This led to a few comments about what other smells they might be trying to cover up, and I, remembering the 70s very well, said, "Oh no, that's what we used incense for."
One of the students looked at me and said, "Mr G, did you really smoke that stuff?" I know, it seems hard to imagine, but yes, I did. And unlike Bill Clinton, I actually inhaled. But a bit of explanation is needed here.
The times were different back in the 70s. Much different. Possession and use of small amounts of marijuana had already been "decriminalized" in places like Ann Arbor, MI and the entire state of Alaska. In those places, the penalty was the equivalent of a parking ticket. And it looked like there was momentum to change the rules nationwide. In addition, when I was in high school, I had read the 1944 report of the LaGuardia Commision, and saw its conclusion that the dangers of marijuana were quite overstated. In fact, put into historical perspective, I saw the 1937 Marihuana Tax Act which led to the criminalization of it, to be just another attempt at Prohibition, and we all knew how well that worked. So it seemed just a matter of time before the lobbying efforts of organizations like NORML would result in the laws being changed so that using marijuana was no different than having a couple of beers.
And so it was in that era, with many law enforcement people turning a blind eye to people who just had a little bit, that I occasionally smoked the stuff.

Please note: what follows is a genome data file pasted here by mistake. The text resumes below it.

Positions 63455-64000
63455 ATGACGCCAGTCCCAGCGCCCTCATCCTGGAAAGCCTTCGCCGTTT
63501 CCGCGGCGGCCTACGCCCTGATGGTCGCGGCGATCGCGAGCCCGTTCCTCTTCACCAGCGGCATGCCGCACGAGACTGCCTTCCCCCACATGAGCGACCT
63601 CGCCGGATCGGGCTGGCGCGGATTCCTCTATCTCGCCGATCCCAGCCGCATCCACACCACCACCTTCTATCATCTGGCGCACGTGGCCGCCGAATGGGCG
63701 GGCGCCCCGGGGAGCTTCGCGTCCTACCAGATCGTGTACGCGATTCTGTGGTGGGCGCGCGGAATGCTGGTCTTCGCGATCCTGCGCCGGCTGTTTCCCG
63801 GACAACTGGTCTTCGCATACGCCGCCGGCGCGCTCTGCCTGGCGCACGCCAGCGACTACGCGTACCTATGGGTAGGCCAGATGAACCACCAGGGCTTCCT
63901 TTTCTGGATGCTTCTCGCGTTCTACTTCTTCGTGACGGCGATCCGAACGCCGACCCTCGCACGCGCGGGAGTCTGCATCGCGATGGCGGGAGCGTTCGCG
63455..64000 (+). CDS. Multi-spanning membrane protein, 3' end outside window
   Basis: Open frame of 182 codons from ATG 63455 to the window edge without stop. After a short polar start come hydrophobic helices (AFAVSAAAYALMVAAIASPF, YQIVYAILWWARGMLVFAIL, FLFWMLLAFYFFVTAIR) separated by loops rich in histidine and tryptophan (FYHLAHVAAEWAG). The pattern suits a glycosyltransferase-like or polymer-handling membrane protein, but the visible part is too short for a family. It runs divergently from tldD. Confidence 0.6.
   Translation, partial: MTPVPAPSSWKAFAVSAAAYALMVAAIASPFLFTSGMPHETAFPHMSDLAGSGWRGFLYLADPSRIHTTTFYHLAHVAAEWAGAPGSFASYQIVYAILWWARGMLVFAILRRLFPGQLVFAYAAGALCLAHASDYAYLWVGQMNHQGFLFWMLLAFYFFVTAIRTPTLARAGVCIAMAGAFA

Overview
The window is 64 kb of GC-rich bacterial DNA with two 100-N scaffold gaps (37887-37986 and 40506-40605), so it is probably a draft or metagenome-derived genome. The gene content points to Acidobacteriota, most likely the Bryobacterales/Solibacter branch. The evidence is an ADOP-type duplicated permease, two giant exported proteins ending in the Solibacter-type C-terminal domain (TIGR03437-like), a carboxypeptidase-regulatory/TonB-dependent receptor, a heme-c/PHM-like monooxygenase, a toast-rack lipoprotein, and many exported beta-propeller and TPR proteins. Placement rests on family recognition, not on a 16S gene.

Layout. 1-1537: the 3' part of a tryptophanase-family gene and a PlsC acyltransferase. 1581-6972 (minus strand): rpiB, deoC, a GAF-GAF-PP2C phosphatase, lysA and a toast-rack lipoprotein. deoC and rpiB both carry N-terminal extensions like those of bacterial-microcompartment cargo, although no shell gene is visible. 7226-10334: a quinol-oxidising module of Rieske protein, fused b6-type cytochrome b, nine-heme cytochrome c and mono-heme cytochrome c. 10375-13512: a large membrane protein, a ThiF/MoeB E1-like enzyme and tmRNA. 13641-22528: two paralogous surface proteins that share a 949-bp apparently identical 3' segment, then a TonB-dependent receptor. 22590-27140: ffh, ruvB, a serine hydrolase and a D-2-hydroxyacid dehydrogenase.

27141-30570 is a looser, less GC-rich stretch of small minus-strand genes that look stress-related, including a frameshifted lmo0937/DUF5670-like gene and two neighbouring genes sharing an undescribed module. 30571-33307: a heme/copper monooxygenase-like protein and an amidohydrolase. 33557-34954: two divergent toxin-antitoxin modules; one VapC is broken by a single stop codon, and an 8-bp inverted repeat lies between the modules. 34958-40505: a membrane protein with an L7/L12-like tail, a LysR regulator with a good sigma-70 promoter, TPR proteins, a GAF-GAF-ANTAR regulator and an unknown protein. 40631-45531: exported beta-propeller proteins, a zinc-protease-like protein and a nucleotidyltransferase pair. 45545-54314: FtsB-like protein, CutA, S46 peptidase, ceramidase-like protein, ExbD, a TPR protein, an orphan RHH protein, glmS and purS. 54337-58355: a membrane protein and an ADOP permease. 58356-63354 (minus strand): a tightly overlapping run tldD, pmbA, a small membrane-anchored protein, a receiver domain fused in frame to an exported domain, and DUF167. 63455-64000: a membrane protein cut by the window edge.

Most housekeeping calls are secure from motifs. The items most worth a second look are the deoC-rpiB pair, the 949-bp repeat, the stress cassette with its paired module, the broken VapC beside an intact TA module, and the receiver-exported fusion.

What was most amazing to my friends at the time, was not only that my mother knew I was doing it, but her reaction to it. She said something along the lines of, "I know that there are lots of drugs there at college, and that you'll be tempted to try some of them. My only rule is that when they start to affect your grades, you have to stop."
After a long pause, I said to the students, "It never affected my grades, but eventually I did give it up."
When one of the students asked why, I said "Because my new girlfriend didn't approve of it and asked me to stop."
Well, you can imagine the reaction that got from the room. Giving up something you liked doing just because your girlfriend or boyfriend asked you to. At least one person in the room made the comment that I was "whipped." But I had a reply to that.
Think about it. If you can't give up something when someone you love asks you to, then it means that you're addicted to it.The room got really quiet, and one of the students said, "You know Mr G, you're right."
Now let me say right here that there's a big difference between someone you love asking you to stop smoking dope or drinking and that same person asking you to stop watching The Office or reading Harlequin Romances (No wait a minute, the last one really is a harmful addiction. Those Harlequin Romances will rot your brain). There's a difference between someone caring about what's good for you and someone being downright controlling. The problem comes when you confuse the first with the second, as too many people do.
I was able to tell my girlfriend that I wouldn't do it anymore, and I kept my promise. Even six years later, after we had broken up, and there was no way we'd be getting back together, I turned down a joint when it was offered to me - and that was 23 years ago.
I could give it up, and did. The question is, can you?